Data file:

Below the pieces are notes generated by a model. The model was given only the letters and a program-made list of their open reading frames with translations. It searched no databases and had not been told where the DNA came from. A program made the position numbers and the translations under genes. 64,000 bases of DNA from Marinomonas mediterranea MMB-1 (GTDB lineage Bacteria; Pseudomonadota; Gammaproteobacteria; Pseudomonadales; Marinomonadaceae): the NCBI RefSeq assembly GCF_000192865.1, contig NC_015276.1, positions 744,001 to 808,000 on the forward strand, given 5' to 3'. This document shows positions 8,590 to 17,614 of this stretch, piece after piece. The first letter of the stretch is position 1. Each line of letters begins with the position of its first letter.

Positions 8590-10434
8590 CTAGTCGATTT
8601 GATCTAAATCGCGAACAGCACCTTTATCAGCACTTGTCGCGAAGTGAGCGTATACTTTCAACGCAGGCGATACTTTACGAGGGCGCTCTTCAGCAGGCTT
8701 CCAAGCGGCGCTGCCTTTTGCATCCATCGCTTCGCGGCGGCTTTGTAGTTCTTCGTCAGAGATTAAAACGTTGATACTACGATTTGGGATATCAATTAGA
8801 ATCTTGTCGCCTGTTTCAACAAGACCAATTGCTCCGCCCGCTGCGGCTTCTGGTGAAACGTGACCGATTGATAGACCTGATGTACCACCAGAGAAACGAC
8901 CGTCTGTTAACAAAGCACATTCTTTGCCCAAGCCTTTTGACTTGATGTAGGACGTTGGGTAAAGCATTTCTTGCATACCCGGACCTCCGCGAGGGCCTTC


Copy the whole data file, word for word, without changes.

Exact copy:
Below the pieces are notes generated by a model. The model was given only the letters and a program-made list of their open reading frames with translations. It searched no databases and had not been told where the DNA came from. A program made the position numbers and the translations under genes. 64,000 bases of DNA from Marinomonas mediterranea MMB-1 (GTDB lineage Bacteria; Pseudomonadota; Gammaproteobacteria; Pseudomonadales; Marinomonadaceae): the NCBI RefSeq assembly GCF_000192865.1, contig NC_015276.1, positions 744,001 to 808,000 on the forward strand, given 5' to 3'. This document shows positions 8,590 to 17,614 of this stretch, piece after piece. The first letter of the stretch is position 1. Each line of letters begins with the position of its first letter.

Positions 8590-10434
8590 CTAGTCGATTT
8601 GATCTAAATCGCGAACAGCACCTTTATCAGCACTTGTCGCGAAGTGAGCGTATACTTTCAACGCAGGCGATACTTTACGAGGGCGCTCTTCAGCAGGCTT
8701 CCAAGCGGCGCTGCCTTTTGCATCCATCGCTTCGCGGCGGCTTTGTAGTTCTTCGTCAGAGATTAAAACGTTGATACTACGATTTGGGATATCAATTAGA
8801 ATCTTGTCGCCTGTTTCAACAAGACCAATTGCTCCGCCCGCTGCGGCTTCTGGTGAAACGTGACCGATTGATAGACCTGATGTACCACCAGAGAAACGAC
8901 CGTCTGTTAACAAAGCACATTCTTTGCCCAAGCCTTTTGACTTGATGTAGGACGTTGGGTAAAGCATTTCTTGCATACCCGGACCTCCGCGAGGGCCTTC